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Genome wide computational identification of potential therapeutic targets of Clostridium botulinum ATCC 3502 using comparative genomics

Student Name: Ms. Tulika Bhardwaj
Guide: Dr Pallavi Somvanshi
Year of completion: 2019

Abstract:

Food borne botulism is a paralytic illness caused by ingestion of preformed toxins of rod shaped anaerobic bacterium, Clostridium botulinum. Its spores are commonly available in soil, water but germinate only in specific environments (low acidity, high water content). Global distribution of sudden hospital outbreaks and diseases surveillance reflects its genetic diversity and ability of evading host immune response from a range of virulence factors and host pathogen interactions. Due to this biological diversity, comparative analysis of Clostridium botulinum strains reveals different strategies and evolutionary pattern of successive lineages. This represents the clear picture of bacterial lifestyle, its adaptation into wide range of ecological niches. Computation of pangenome, core genome and singletons assists in identifying conserved genome content and specific phenotypic traits of new genome evolved. A high genomic similarity among the genomes was observed by phylogenomic analysis and thus constitutes highly conserved core genome. Pan genome trend indicates an open pan genome i.e. successive addition of genes (accessory genes and singletons) with every genome introduction. Core genome assists in identifying genetic fingerprints of Clostridial family which serve as biological markers in pathogenicity identification.

Clostridium botulinum ATCC 3502 was targeted to identify potential therapeutic targets using subtractive proteome approach. This computational approach speeds up drug discovery process by eliminating protein sequence showing homology to host proteome dataset. Comparative assessment with potential drug targets of C.difficile strain 630 (screened out by following same computational pipeline as for Clostridium botulinum ATCC 3502) was performed to identify common drug targets which will provide a platform for the novel chemical scaffold development to be used as an effective wide-spectrum drug inhibiting their catalytic activities against multidrug resistant Clostridium in the near future. This study renders identification of 5 common; present in both pathogens (Uridylate kinase, D-alanine--D-alanine ligase, Diaminopimelate (DAP) epimerase, 1-deoxy-D-xylulose 5-phosphate reductoisomerase and 3-methyl-2-oxobutanoate hydroxymethyltransferase, 34 in C.botulinum ATCC 3502 and 42 in C.difficile str. 630 drug targets. In addition, to explore all possible pathways of host-pathogen interaction responsible for pathogenesis, a computational pipeline was developed to identify homologous sequences of C. botulinum ATCC 3502 and the host and identifies of 20 potential mimics between the pathogen (C. botulinum ATCC 3502) and the host (Homo sapiens).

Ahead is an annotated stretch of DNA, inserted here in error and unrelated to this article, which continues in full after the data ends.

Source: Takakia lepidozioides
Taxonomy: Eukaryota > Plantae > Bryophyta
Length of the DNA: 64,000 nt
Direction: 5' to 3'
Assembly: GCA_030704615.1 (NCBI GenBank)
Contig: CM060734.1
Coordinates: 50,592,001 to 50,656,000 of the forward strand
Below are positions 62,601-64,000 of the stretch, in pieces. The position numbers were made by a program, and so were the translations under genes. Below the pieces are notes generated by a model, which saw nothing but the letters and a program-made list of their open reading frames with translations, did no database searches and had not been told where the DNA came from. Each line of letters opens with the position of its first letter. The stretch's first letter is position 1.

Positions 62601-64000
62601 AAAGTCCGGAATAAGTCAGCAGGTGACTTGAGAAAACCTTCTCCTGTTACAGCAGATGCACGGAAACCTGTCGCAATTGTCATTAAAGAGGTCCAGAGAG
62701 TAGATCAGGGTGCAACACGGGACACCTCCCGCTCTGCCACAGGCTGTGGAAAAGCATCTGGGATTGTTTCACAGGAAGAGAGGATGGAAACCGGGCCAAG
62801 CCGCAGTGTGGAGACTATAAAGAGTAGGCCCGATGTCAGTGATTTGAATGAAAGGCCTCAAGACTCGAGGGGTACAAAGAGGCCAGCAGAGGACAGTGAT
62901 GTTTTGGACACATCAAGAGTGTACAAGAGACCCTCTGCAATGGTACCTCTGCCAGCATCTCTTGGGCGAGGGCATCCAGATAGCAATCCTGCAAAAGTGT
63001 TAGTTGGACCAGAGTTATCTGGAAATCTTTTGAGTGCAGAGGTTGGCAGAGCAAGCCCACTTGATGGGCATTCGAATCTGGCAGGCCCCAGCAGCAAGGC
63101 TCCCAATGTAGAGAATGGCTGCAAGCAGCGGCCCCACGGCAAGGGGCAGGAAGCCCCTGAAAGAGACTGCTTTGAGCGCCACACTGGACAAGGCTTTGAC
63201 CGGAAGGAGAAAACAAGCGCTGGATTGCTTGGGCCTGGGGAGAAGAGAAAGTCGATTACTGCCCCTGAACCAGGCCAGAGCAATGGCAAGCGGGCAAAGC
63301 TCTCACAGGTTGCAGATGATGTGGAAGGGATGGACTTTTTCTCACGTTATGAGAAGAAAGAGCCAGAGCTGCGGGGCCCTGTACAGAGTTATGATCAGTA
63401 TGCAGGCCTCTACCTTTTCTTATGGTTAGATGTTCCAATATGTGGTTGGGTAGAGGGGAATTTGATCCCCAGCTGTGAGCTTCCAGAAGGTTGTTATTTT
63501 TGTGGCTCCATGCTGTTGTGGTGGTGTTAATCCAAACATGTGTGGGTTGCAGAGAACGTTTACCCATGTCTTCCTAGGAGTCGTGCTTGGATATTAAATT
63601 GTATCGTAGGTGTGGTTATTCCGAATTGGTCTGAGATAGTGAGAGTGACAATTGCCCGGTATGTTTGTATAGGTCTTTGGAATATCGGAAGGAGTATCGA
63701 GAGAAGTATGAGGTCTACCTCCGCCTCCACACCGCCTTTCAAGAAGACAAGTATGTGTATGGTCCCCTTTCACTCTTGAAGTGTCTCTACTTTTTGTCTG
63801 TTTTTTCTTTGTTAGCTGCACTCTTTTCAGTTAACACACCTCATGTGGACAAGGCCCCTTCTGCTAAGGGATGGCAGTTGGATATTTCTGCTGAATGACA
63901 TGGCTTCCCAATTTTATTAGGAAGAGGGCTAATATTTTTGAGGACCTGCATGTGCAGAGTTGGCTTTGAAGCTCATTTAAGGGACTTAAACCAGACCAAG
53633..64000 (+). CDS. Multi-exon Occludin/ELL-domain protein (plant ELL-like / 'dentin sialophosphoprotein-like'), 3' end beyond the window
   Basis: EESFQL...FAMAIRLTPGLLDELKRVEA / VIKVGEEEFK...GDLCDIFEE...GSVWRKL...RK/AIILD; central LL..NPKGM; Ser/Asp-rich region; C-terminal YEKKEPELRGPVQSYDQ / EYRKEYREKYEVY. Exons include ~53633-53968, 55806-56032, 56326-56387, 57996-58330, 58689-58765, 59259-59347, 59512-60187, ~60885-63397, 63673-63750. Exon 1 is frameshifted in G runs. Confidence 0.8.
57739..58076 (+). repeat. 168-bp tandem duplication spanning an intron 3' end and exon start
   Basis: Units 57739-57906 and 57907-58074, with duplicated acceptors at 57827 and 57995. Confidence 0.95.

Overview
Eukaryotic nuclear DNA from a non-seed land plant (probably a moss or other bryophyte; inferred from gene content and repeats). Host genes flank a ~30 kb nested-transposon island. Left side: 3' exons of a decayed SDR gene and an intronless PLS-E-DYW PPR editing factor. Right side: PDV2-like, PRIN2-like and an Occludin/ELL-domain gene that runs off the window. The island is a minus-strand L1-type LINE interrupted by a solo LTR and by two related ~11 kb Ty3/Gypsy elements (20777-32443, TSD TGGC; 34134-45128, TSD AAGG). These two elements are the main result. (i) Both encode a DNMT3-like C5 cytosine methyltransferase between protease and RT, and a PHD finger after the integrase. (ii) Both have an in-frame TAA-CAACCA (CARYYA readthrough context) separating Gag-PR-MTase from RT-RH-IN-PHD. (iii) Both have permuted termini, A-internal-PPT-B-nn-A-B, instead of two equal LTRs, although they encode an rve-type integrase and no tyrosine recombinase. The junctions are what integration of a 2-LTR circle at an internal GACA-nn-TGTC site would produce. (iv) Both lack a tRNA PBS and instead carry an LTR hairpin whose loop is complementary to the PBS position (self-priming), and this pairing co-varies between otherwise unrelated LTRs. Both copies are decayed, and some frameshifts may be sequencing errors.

Further, KEGG pathway analysis reveals participation of identified five common drug targets in pathogen specific pathways of C.botulinum ATCC 3502. Metabolic pathway analysis enables representation of reconstructed metabolic pathway in the form of stoichiometric matrix enabling the computation of flux distributed in the objective solution space. Further, simulation of mathematical model generated by imposing constraints of thermodynamic stability and non-decomposability constraints scrutinize elementary flux nodes. These elementary flux modes are considered essential for bacterial survival and maintenance, therefore considered as potential drug targets. The study validates essentiality of identified five potential targets for pathogen cell survival and consideration for future drug discovery.

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